Measuring a small business website can be difficult.
Is my website converting visitors? Is it effectively directing traffic to sales pages? Am I appearing in relevant search rankings?
Smart business owners need to ask all of these questions. Unfortunately, most small businesses can’t afford to hire a dedicated web development professional, which is why small business websites tend to be extremely under-optimized.
Want to optimize your small business website and increase your performance? Today, I’m going to explain the 7 most important metrics you should be using to monitor your small business’s website:
6) Domain Authority
It’s a logarithmic scale, so growing your website from 20 to 30 is a lot easier than growing it from 70 to 80. Domain Authority takes a number of different metrics into account, including backlinks, the authority of linking domains, and the quality of on-page content.
Like most SEO metrics, Domain Authority isn’t perfect. However, it is one of the most ambitious and all-encompassing scoring metrics in the industry.
You can easily measure your Domain Authority at Open Site Explorer. Just type your URL into the search bar on that page.
5) Backlink profile
Backlinks are the primary way in which Google assesses the authority of your website. If you have lots of backlinks from websites with strong online authority, then Google will assume your website is also trustworthy.
Unfortunately, backlink building is also one of the most difficult parts of SEO. Good backlinks aren’t cheap or easy to find.
Before you try to build your backlink profile, you should assess your existing profile. Use Open Site Explorer to get a free in-depth analysis of your website’s backlink profile.
That analysis not only counts your backlinks, but it also tells you where those backlinks are coming from, how many backlinks you’ve accrued over the last 60 days, and how many different root domains link to your site.
One handy trick is to use Open Site Explorer to identify your competitors’ backlinks, then try to emulate their backlink profile to equal or beat them in search rankings.
4) Content readability score
Unfortunately, most people won’t read this content if it’s too long or complicated. On the internet, you have to dumb down your writing. And that means using short sentences and simple wording.
You can check your content readability score in Microsoft Word. Copy and paste content from your website into a blank Microsoft Word document. Then, click the Microsoft Office button > Word Options > Proofing > Select the “Check grammar when spelling” > and under “When correcting grammar in Word”, select the “Show readability statistics” check box.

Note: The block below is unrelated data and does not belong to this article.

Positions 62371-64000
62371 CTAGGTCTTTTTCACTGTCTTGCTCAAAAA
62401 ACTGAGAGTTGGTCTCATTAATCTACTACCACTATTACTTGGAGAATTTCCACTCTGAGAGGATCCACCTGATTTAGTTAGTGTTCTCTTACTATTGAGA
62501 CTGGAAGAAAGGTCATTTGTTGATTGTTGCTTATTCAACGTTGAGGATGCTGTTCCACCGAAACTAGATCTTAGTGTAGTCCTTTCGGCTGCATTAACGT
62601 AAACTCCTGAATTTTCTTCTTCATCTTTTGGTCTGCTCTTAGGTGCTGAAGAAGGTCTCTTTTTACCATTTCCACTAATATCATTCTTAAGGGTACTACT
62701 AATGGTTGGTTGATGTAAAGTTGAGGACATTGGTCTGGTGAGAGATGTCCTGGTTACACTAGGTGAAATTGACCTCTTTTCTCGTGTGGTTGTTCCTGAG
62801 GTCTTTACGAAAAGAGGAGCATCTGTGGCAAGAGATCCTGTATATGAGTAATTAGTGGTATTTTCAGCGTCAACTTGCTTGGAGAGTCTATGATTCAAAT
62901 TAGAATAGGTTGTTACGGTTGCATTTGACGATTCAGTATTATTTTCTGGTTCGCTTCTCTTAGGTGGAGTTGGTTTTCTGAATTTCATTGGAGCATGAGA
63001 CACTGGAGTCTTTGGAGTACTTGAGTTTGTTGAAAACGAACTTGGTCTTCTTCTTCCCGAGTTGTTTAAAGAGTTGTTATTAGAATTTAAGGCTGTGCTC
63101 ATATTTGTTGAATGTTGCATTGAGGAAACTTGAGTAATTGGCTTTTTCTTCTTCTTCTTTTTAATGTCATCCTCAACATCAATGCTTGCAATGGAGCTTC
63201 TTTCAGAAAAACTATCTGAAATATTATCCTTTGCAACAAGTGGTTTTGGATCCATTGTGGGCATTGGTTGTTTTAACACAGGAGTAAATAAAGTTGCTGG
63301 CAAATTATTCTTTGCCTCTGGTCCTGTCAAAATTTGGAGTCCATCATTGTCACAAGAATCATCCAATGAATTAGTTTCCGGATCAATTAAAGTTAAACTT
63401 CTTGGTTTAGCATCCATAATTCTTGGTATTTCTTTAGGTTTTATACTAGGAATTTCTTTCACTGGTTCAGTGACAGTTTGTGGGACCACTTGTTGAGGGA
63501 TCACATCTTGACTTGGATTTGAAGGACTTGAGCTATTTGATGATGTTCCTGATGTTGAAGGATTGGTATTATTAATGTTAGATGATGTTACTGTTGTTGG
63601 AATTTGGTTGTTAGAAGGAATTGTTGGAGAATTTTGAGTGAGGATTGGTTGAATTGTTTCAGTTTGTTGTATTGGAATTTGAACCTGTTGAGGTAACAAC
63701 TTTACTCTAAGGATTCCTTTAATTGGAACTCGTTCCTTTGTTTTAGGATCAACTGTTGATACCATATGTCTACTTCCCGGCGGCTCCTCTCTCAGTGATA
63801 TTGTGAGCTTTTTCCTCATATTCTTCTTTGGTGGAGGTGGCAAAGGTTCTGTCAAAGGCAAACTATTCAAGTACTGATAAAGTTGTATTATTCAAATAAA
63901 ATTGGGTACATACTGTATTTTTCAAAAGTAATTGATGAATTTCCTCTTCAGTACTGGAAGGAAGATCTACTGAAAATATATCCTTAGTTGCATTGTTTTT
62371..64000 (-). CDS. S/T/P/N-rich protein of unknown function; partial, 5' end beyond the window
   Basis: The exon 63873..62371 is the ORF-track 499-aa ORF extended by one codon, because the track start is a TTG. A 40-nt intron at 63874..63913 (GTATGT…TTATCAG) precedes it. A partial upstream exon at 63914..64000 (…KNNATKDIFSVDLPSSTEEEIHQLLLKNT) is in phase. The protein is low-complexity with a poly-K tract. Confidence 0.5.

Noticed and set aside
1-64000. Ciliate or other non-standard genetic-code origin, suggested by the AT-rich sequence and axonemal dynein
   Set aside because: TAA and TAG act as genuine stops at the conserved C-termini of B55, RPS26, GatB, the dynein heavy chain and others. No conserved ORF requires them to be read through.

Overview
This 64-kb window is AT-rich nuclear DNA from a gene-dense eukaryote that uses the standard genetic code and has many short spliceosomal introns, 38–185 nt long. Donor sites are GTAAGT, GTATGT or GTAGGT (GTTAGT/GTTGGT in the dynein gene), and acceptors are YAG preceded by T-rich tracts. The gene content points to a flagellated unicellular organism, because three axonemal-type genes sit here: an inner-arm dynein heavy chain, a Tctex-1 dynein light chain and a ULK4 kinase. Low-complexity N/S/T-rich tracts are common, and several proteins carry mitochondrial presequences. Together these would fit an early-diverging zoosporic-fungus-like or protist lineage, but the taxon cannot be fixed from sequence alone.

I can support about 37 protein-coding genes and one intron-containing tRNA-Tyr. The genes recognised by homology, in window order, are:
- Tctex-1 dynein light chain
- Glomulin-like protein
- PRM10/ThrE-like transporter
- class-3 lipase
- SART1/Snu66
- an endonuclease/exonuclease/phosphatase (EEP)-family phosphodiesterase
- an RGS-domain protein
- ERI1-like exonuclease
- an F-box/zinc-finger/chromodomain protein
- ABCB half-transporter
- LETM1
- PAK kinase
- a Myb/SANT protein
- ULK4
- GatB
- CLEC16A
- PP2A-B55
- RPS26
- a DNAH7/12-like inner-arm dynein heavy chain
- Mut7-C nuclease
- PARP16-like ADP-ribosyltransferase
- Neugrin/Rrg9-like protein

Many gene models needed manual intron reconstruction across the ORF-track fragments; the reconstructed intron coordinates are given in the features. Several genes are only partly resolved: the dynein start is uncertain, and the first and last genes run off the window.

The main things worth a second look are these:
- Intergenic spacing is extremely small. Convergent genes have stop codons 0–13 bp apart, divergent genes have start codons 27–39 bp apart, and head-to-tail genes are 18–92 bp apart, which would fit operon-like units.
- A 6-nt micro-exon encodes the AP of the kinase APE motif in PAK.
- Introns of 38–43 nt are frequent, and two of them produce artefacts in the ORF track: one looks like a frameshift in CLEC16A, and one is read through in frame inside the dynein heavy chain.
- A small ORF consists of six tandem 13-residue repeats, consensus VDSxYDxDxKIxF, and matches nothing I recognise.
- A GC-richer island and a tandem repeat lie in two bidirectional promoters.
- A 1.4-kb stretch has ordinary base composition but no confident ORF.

This gives you a few different scores, including your Flesch Reading Ease test and Flesch-Kincaid Grade level test. Ideally, your Flesh Reading Ease test should be between 60 and 70 and your Flesh-Kincaid Grade level test should be between 7 and 8.
That doesn’t mean you’re dumbing your website down to appeal to seventh or eighth graders. It just means you have to write differently for online audiences.
3) Almost everything on Google Analytics
If your small business website doesn’t use Google Analytics, then you’re missing out on one of the easiest website analysis tools available today.
Google Analytics monitors nearly everything that’s important about your site, including:
-Organic visits from search engines
-Direct visits from people typing your URL into the search bar
-The amount of time visitors spend on each page
-Incoming search terms visitors use to find your site
-And much more
Google Analytics is a treasure trove of valuable information about your site. If you’re not already using it, then you need to start today. It’s easy to setup at google.com/analytics
2) “The Big Four” social interaction metrics
Today, that’s no longer possible. Today’s successful small businesses typically need some type of social media presence.
Many people recommend looking at the “Big Four” metrics of social media, which are:
Obviously, businesses in some industries will rely on different metrics. Businesses which cater to a younger crowd will value Instagram followers more than LinkedIn followers, for example.
Analyze your social media accounts and determine how you can expand your business’s outreach to a wider audience.
1) Site loading time
Your site may be the best website ever. It may have high PageRank, awesome content, and a 90+ Domain Authority score.
Fast loading times are key for small businesses. When customers visit your site, they may also be visiting ten other of your competitors’ websites at the same time. They want to quickly learn why they should choose your small business.
If your site takes longer than 4 seconds to load, 85% of visitors will click the ‘Back’ button. Today’s internet users are impatient and demanding.
You can calculate site loading time using a number of different websites and tools. Try this speed test to quickly monitor loading times.
So you have slow loading times. What can you do?
Well, the most effective thing to do is switch to a new web host – especially if you’re using a cheap web host on a shared server. If you don’t want to go through that hassle, then you’ll need to reduce the amount of information on each page or use a website caching tool to prevent visitors from frequently reloading the same information on each page they visit.
By taking all of the above metrics into account, you can analyze the strengths and weaknesses of your small business’s website. Want a more thorough analysis? Call Renew Marketing today for your free consultation.